On Day 2, he deconstructed the participatory drama to reveal the theory that backs his practice of facilitating a participatory drama such as the Minotaur, which he grasped during his directing experience with English playwright, Edward Bond: the Centre and the Gap.
He explains that the Centre of The Minotaur was the “Exploration of what makes/constitutes a monster”. He wrote scenes, selected props, devised participatory tasks based on this Centre, as well as Central Concepts such as Fear-Fearlessness, Seen-Unseen, Truth-Lies, Freedom-Captivity.
Cooper explains that these central concepts are what ground the facilitator in any discussion or interactive activity that happens. It is the compass during which the discussion becomes unfocused that the facilitator can guide participants back to these central concepts. The facilitator can then ask questions to counter and/or deepen the participants’ thinking, leading them to complicate the question of what makes/constitutes a monster. He likened the Centre to a glass prism that refracts different beams of light, and the facilitator being the one that shines the source light at different angles to reveal a multi-colored unfolding of the Centre to her participants.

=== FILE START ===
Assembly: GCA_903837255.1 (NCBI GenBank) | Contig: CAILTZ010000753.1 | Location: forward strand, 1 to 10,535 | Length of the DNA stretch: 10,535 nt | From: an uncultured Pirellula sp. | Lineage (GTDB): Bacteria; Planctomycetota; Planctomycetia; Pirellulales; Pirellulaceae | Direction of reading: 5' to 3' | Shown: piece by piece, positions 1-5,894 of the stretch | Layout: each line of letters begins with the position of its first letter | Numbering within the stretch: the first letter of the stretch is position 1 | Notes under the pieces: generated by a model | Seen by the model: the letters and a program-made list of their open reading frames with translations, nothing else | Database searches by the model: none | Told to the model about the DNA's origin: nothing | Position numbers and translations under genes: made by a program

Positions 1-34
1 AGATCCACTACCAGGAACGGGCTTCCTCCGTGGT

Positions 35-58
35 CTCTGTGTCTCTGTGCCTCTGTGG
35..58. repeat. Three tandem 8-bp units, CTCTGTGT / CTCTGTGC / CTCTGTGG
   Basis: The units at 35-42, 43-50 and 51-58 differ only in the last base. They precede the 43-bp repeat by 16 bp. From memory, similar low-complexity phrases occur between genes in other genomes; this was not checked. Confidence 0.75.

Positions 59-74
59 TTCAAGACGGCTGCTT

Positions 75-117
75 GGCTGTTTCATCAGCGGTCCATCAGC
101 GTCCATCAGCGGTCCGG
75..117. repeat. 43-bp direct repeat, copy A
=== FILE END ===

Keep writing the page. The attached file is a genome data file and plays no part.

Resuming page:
Not only does the facilitator question participants from different viewpoints, but Cooper argued that she uses the questioning to come to a single conclusion that explains the Centre either. Instead, a facilitative mindset should use questioning to maintain a large, unanswered Gap of understanding between the participant, the drama and the universe. The Centre and Central Concepts should not be immediately revealed to participants either – they are solely tools for the facilitator alone to construct the framework of the drama. Sometimes, facilitators are tempted to fill the space with explanation when they encounter silence in the room – however, Cooper insists that silence is not something to be afraid of or avoided, that it is something to be willfully embraced for students to actually think while in the classroom. He encourages the workshop participants to have more faith in their students who can make connections on their own, or to create new ones that are completely unexpected and inspire new ideas of how to reveal something new about the Centre.
On Day 3, he demonstrated how a facilitator can be flexible to change by integrating a suggestion from a participant from the first day, about how King Minos’s daughter, Ariadne, would answer if questioned by prophets about her relationship with her father and the future of her city. Completely unplanned prior to holding the workshop, he asked a participant to roleplay as Ariadne and asked other participants to dive fully into the roleplay of the prophets.